“Ilethia (Theresa’s real name) was definitely Daddy’s girl,” says McPhaul. While the rest of the brood, which would reach 13 kids, loved to climb trees and watch the cattle being driven up East Avenue (now I-35), Theresa jumped at every chance to accompany her father on buying trips out in the country. Theresa began a lifelong passion for old photographs and tintypes when, at age 11, she took care of an elderly white woman whose son was a photographer. “I cut her toenails, combed her hair, played with her. She was my baby,” Theresa said in the book “African American Photography In Texas,” which devoted a chapter to her. “I always loved old folks a lot.”
Sidle often used games to teach his daughter the finer parts of the trade, covering his eyes and telling certain materials apart using only the sense of touch. It was a skill Theresa soon picked up, identifying woods by their grain. As he turned the corner on 70 , Simon’s eyesight started failing and his fingers guided him through his transactions. Unable to drive, he sold his second shop, at 1302 Red River, and opened a place closer to home, at Chicon and 12th streets. “Papa always said that when he left Red River he would pass away,” says McPhaul. “That street was his life.”
In January ’54, a year after moving, Simon Sidle died in his sleep at 74.
The patriarch of Austin’s first family of antiques lived on in the street that had become a reflection of his passion. Today the strip is one of trendy clubs, restaurants and Symphony Square, but in the ’60s there were more than a dozen antique stores and junk shops on Red River from Sixth to 13th, with such colorful names as Snooper’s Paradise, Fairyland Antiques and William’s Do-Rite Shop.
But no shop had quite the personality or merchandise of Tannie and Theresa’s Antiques. “Her hands were undoubtedly Theresa’s greatest assets,” says former Huston-Tillotson administrator Margaret McCracken, a friend for 50 years. “She handled objects as if she possessed magical sensitivity.”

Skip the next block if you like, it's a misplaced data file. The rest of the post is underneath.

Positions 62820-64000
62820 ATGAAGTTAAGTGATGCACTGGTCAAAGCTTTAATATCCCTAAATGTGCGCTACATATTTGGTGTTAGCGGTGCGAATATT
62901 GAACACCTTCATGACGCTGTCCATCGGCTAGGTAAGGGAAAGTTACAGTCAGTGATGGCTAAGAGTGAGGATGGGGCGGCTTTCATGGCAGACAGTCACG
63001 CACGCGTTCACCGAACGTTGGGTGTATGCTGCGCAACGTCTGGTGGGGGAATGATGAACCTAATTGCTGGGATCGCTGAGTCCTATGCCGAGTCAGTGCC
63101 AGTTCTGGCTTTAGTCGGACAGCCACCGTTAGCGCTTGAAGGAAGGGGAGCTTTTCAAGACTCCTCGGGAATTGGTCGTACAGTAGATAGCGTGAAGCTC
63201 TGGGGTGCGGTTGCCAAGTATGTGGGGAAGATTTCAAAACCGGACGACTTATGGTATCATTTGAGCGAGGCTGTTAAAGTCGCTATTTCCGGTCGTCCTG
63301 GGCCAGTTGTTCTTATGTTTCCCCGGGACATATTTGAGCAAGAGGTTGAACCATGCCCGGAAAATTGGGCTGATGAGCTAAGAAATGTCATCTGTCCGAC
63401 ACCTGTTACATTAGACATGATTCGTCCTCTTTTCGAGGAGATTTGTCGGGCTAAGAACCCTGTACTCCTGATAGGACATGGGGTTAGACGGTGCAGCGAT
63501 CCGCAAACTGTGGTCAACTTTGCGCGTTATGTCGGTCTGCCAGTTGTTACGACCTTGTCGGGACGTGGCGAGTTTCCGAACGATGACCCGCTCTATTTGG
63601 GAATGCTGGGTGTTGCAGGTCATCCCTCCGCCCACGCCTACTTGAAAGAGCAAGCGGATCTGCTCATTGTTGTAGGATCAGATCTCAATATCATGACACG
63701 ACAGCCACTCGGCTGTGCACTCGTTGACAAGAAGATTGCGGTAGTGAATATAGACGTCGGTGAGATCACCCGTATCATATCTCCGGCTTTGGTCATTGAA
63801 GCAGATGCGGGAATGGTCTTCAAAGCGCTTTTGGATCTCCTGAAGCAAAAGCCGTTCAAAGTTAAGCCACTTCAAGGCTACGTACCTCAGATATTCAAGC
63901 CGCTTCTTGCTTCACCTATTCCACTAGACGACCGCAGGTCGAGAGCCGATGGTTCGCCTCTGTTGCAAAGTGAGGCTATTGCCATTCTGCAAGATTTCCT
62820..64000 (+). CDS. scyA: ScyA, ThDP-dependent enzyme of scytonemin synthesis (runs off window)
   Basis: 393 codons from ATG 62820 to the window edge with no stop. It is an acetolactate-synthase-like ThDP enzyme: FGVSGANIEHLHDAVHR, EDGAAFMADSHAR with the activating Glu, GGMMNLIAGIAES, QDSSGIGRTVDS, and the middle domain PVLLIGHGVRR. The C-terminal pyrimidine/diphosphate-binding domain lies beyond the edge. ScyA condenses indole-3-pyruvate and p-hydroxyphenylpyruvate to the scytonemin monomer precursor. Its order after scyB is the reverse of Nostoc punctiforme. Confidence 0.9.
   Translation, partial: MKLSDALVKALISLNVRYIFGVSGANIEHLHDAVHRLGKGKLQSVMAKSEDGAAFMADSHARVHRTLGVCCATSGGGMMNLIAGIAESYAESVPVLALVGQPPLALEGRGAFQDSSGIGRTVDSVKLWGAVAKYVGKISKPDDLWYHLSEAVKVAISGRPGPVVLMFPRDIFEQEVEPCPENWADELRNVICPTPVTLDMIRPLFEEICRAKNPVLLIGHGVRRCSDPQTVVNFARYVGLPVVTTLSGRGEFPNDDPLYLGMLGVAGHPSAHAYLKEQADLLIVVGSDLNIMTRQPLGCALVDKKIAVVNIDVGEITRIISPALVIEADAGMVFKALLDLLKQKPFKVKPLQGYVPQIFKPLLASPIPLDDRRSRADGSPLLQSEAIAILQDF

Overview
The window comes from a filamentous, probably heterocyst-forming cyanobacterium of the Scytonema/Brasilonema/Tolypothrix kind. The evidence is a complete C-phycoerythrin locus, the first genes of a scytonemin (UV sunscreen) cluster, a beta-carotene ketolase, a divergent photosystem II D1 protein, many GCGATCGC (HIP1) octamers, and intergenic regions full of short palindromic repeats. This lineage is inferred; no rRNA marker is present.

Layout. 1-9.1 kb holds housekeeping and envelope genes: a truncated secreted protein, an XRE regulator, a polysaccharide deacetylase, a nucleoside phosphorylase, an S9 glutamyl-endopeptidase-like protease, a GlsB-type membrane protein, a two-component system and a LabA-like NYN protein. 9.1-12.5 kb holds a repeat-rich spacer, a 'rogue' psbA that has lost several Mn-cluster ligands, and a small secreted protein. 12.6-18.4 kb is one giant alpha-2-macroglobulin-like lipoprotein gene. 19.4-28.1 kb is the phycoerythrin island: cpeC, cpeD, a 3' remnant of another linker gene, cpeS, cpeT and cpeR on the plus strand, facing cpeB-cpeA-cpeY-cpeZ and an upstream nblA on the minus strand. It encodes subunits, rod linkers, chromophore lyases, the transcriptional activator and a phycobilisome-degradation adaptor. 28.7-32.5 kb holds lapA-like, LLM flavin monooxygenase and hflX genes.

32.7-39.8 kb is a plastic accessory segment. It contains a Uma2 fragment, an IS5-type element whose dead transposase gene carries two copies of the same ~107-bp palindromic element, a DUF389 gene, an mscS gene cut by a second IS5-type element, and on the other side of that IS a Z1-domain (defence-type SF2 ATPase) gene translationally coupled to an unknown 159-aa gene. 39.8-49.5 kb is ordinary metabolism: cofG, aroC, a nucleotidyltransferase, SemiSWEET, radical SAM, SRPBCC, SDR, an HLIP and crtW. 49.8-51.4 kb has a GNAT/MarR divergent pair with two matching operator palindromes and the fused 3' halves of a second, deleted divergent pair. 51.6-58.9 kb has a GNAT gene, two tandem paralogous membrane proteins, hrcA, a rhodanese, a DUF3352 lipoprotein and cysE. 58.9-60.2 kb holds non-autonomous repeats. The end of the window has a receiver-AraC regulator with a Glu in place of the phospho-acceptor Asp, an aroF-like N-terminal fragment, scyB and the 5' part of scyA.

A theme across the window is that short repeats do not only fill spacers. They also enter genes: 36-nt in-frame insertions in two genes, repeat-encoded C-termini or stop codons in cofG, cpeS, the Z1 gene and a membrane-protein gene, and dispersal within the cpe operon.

Theresa and Tannie, who never had children together, opened their first storefront at 1204 Red River in 1946. The place was a veritable shack, with no electricity, no water, no gas. But it did have a rat that the couple named Tweety. Tannie and Theresa, who collected racist knicknacks as a reminder of their roots, also set up at antique shows all over the country. Among hundreds of exhibitors they were often the only African Americans.
After inheriting her father’s antiques, Theresa and Tannie found a bigger shop at 1122 Red River and remained there for 19 years. In 1963, after losing her leg in an automobile accident, older sister Ilesta had to quit her job as a domestic for the H.R. Northroup family and find a new line of work. The family business beckoned, so she opened Johnnie’s Swap Shop with with her husband Johnnie Alexander, next door to Tannie and Theresa’s.
The buildings, which sat on the edge of what is now Waterloo Park, were condemned and torn down in 1973 as part of the urban renewal campaign that accompanied the building of Brackenridge Hospital. It was a rough time for Theresa, who a year earlier had lost her beloved Tannie to tetanus poisoning after he stepped on a rusty nail. After a period of grieving those two losses, Theresa dug into a project she’d dreamed about for years. In 1974 she married longtime family friend George Hardeman and with material she and Tannie had been collecting, including railroad ties for the beams and signed bricks for the floor, they went to work building a house like none other. The patchwork architecture, which included woodwork from the old Scarbrough House and a pressed tin ceiling from the old Lampassas Court House rated a two-page feature (“In the House That Theresa Built”) in a 1980 issue of Antiques USA.
“Everything in her house was antique, right down to the kitchen utensils and the wood stove,” says Dorothy, who plans to put the house in far East Austin on the market next month.
Theresa Mays Hardeman became wheelchair bound in 1993, but she rarely missed a Citywide Garage Sale or any other antique show. Against doctor’s orders, Theresa set up at a show one week before her death at age 81. “It was just in her blood,” says McPhaul. “Antiques and the Lord, that was her life.”
It takes a certain drive, a voracious appetite for the old and authentic, to make a living in the antiques business. “The hunt is a bigger thrill than the sale,” says Attal summing up the allure. That’s why Ole Simon liked his precious items to sleep in the dust. That’s why his daughters loved to watch their customers squeal after pushing aside a crate to find that missing item for their collection.
As a little girl putting pieces of wood in the hand of a blindfolded man, Theresa Sidle understood just how important the sense of touch is in all this. After all, what are antiques if not history you can hold.